Still, the pressure of holding an entire city accountable to its gender and sexual minority population grew. As they did in their private lives, Breckon and Mason often witnessed acts of discrimination and injustice in Brandon’s public sphere. The only difference between the two realms was that there were more individuals and institutions to be held accountable within the community.

Many times, the couple felt tokenized, as though their place on a board or committee was simply the check mark in a box labelled "diversity." It seemed their usefulness didn’t extend to Breckon’s capacity as SERC’s LGBT co-ordinator, or Mason’s career in women’s and gender studies.

And regardless of formal qualifications, both had become experts in their own experiences.

"Breckon had been living both the triumphs and consequences of identifying as transgender since the day they came out over a decade ago, while Mason, no less a part of the LGBTTQ* community as a queer woman, understood the restraints often placed on gender and sexuality in society."

Each had the education and experience to make valuable contributions to Brandon’s community, yet Breckon says they weren’t taken seriously.

That they were being half-heartedly told to fix a problem — of which they were occasionally victims — was the seed of an idea, sown with the sweat of the couple’s exhaustion and concern for the future.

"Rune and I are really resilient, but our child didn’t have to be."

Pregnant in early 2016 and facing a future that didn’t only include themselves, the couple feared bringing home all of their stress to a child who was otherwise oblivious to the world’s difficulties.

"If I was exhausted after a day of work and I came home to a kid, (I) wouldn’t want my kid to sense or feel any of the bullshit — shall I say — that I experienced while working in and for the community," Breckon says.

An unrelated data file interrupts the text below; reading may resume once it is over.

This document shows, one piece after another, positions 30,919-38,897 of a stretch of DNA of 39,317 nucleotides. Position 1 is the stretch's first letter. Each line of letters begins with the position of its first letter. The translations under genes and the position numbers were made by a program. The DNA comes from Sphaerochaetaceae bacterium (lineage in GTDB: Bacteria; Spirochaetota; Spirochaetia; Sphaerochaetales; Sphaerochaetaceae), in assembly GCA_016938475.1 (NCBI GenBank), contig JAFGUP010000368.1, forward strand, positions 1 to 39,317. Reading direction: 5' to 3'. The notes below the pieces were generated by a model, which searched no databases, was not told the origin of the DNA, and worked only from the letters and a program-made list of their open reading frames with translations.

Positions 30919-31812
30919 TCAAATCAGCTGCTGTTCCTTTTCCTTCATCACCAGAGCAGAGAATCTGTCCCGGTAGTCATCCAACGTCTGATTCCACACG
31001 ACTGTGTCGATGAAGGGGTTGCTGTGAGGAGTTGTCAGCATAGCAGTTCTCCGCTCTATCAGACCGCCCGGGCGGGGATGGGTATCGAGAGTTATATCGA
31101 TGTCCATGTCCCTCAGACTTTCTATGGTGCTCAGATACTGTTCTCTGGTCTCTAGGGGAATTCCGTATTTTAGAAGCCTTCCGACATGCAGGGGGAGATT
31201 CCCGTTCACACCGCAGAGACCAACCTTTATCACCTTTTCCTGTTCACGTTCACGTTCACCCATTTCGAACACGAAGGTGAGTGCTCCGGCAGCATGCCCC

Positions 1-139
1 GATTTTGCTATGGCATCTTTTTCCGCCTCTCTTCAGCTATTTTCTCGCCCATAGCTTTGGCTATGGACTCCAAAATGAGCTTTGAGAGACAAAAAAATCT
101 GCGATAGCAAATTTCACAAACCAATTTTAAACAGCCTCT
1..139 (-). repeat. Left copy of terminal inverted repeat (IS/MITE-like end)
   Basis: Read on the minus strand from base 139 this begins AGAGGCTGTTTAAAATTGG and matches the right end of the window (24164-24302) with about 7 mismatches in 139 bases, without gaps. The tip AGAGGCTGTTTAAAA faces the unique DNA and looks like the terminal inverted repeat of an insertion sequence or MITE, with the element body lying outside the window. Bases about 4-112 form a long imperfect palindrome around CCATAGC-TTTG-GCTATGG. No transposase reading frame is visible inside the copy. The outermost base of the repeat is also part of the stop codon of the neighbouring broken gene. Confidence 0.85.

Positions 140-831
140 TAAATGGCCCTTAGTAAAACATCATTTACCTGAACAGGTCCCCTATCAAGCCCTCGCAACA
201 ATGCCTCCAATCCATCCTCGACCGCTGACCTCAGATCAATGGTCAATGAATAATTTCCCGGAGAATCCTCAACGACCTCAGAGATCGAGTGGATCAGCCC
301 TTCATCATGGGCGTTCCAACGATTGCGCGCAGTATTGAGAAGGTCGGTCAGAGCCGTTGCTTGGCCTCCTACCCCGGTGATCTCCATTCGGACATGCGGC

But Winnipeg didn’t receive any serious thought until Mason miscarried that spring.

"I couldn’t create a living thing in my body because I was not living in that moment. I was just reacting to everything that was happening around me," she recalls.

Just try again, said caregivers at the hospital. You’re young, you can just try again.

"You can’t say that to queer and trans people because that’s not what’s happening in our world," Mason says.

"To anyone needing assistance," Breckon adds.

"We’re not just having sex … To just tell people to try again?" asks Mason. "I don’t think would feel good to anyone who’s miscarried, but (it) has a particular sting when you’ve spent thousands of dollars trying to get pregnant in the first place and have gone through so much discrimination along the way."

Mason and Breckon had endured the medical blunders and social ignorance at what they thought was their own expense, but the miscarriage proved the pervasiveness of social rejection in rural Manitoba. Though they knew their community would be losing two of its largest defenders, Breckon and Mason left at the realization it wasn’t big enough to support them through this time.

They left Brandon a revitalized, though still hushed, LGBTTQ* community for a well established and welcoming one in the bigger city last July, expecting an addition to their family once again.

The physical move completed, the only indicator of burgeoning change for Breckon and Mason was her expanding stomach. By the fall, it had become ritual for the couple to turn to the Internet each week for an estimate of how their baby was growing. With the web’s help, they could see which fruits and vegetables were of comparable size to their child, or an animation of the two-thirds-formed fetus.

The move to Winnipeg was an attempt to improve their chances of surviving the phobias that had plagued Brandon — and it proved successful at first.

The hunt to find a trans-friendly doctor, which took two years in Brandon, lasted only one month in the capital city. They weren’t denied a rental unit because of their queerness and, shortly after moving, the partners found three midwives who operate with feminist values.

"There’s a rainbow sticker on the door," lauded Mason. "And we didn’t have to give them that rainbow sticker — ’cause, by the way, that’s how people in Brandon have rainbow stickers."

In Winnipeg, Mason and Breckon are two of many facing the same hardships and working toward the same cause. They say the city is no less phobic, but that there’s a larger community with the power to offset negativity. They have no fear of new initiatives being dismissed as too "big-city."

But the move didn’t mean they had escaped it all.

In Week 30 — "cabbage territory" — the couple hosted a baby celebration in the city they had newly started to call home together. Some partygoers were from the capital city, while others, like Ed and Kathy — introduced in Choosing Family Part I — were from Brandon, from which the couple had fled.